Today we are going to walk you through a totally different technique for painting a dramaticaly lit miniature. Lets go!
This is an article by guest poster Nick, who is a regular in the Warmachine groups here in Austin. If you’ve been reading some of the Warmachine faction articles, you’ve already seen a lot of his Cygnar, Merc, and Retribution minis. We’re always discussing our painting methods, and his techniques can be quite different from my own. I’ve always been especially fascinated with the spray primer technique he uses to get fast highlights on his Cygnar warjacks, and thought BoLS would be the better for having a Hobby article about it. So with the preview plastic warjacks in hand, it was simple enough to bribe him into writing one up.
I’m more than a little excited to get my hands on BoLS’ Cygnar heavy warjack for this tutorial. Nevermind my love for the boys (and girls) in blue… The sculpted armor plates on the jack’s hull and riveted shoulder-pads make it a perfect candidate. These areas benefit most from two-tone priming and will be our focus. I’ll be building the new Cyclone and giving it a skylight.
The simulated light source is achieved by spraying a primed black model from above with white. This can also create some easy gradation.
White is usually a nicer surface to paint on. Fewer layers are required for good coverage and the results can look like candy.
Once you’ve finished assembling your mini, hold it under a lamp. This harsh lighting is the effect we are going to emulate.
The white primers I have experience with are branded GW and P3. Privateer’s can is less expensive and you get more (12oz to 10oz). The quality of coverage seems on par with GW’s but there is one problem. The nozzle sprays flat. It’s usually a non-issue, but when creating a light source a cone is preferable. The GW nozzle is pretty spectacular and will spray a nice, conic skylight.
Get full coverage with your coat of black primer.
Make some masking tape rolls and stick them on the cap of a spray can, preferably an empty one. Affix the base of your model. Now you have a mini on a stick. It’ll be easier to spray primer in your jack’s armpits this way. When you are done priming, take the cap off the can and you can avoid handling your model while painting.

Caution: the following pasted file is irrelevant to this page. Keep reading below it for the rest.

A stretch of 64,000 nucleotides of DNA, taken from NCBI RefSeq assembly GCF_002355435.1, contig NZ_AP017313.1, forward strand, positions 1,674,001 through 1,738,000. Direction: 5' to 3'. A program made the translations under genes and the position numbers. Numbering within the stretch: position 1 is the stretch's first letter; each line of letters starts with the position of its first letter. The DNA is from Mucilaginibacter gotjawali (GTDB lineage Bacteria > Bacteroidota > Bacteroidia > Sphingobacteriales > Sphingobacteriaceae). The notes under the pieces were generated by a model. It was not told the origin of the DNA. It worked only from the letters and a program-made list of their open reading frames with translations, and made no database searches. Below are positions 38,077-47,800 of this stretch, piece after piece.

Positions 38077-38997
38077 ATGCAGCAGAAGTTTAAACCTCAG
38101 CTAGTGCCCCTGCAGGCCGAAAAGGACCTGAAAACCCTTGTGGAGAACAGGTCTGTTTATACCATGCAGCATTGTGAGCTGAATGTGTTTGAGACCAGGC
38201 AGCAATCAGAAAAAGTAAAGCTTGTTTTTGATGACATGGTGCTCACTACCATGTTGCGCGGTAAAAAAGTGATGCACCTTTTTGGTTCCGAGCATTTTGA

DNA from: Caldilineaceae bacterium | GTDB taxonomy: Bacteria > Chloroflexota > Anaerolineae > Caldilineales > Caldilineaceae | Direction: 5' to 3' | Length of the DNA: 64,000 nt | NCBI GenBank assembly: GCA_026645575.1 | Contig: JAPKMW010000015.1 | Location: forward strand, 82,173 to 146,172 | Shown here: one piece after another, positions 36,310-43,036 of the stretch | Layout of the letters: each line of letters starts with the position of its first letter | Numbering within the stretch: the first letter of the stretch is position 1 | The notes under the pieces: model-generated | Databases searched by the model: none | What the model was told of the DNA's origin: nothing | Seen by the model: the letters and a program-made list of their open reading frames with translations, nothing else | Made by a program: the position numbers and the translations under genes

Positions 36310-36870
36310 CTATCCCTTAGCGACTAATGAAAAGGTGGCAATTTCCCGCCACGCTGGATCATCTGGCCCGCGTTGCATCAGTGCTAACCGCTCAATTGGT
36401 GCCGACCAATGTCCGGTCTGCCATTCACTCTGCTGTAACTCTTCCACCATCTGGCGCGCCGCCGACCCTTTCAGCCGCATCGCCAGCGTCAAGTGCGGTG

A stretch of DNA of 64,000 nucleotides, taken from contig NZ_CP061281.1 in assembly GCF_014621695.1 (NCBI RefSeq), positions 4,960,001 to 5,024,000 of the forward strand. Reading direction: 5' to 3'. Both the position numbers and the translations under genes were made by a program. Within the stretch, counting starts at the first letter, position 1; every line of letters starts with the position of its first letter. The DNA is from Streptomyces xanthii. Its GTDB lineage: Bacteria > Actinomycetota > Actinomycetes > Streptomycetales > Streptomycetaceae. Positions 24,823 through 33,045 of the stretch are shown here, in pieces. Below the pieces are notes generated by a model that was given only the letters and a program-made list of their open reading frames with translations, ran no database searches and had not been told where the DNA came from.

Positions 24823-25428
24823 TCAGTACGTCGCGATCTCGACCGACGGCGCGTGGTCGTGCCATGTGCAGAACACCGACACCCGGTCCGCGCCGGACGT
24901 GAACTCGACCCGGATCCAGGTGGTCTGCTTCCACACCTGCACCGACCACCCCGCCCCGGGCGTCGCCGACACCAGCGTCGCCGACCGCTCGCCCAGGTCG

NOTE: don’t do this with metal minis, especially top-heavy warjacks.
Here’s the fun part. Shake the heck out of your white primer can and test it on some scrap to make sure you don’t have any drips. Hold your can directly above your mini, start about 16” up and work your way down. Spray short bursts. Go slow and try to build up some nice gradation. The highest points should have the hottest highlights. Let the primer do the work, dictating value.
If you make a mistake just prime it black and try again, I did. Careful though, too many times and you’ll lose definition.
Notice the similarities between this image and the one under the lamp. Now You’re ready for paint.
We’ll focus on the blue armor plating first.
This first step is a light wash which evenly dyes the surface like an easter egg. I mixed some Cygnar Blue Highlight (P3) with some water and a drop of P3 mixing medium. Remember to keep it light, pastel in this case.
You can be a little sloppy with the application; we’ll take care of that later. Just focus on keeping it even. Let this dry fully before continuing.
The second wash is much like the first. Add a bit more pigment to your mix but avoid painting the highlight areas, specifically the top of the camel hump. While this is wet you can add some pure paint to the crevasses.
As before, let this dry.
The last step is extreme highlight and shading, Frostbite and Exile Blue (P3) respectively.
Rivets in shadow needn’t be given much attention here. Leaving some without highlights will enhance the illusion of shadow. Use discretion of course, and you can revisit this step if you finish painting and some elements still feel flat.
This step is typically called reclamation. Use Thamar/Chaos/Whatever Black straight out of the pot. Tidy up anywhere you got a little overzealous with your blues. Outline the shoulder-pads and blacken out any screws or recesses. This adds much needed contrast.
The shoulders are our other primary surface. We’ll focus on them same as the plated armor. I want a de-saturated dark blue so I’ll start with a watered down wash of Coal Black (P3).
After that dries, it’s time for everyone’s favorite, Badab Black (GW). Apply this coat liberally, avoiding the highest point of the rivets and allowing it to pool in the lower corners.
Then highlight with Fortress Grey (GW)
The work that is applicable to the skylight priming technique is done. I’ve used Brass Balls and Quicksilver (P3) for the metals, be sure to get good coverage. Do two layers if necessary.
Use Gryphonne Sepia and Badab Black (GW) on both the gold and silver bits. I prefer the rusted oily look.
It’s just details and basing from here, you know the drill.
~So lets hear it for Nick folks. This is probably a brand new painting concept for a lot of you out there, so go grab your spray cans and try it out. If you get some good results, we’d love to see them posted in the BoLS Lounge painting and conversion forums.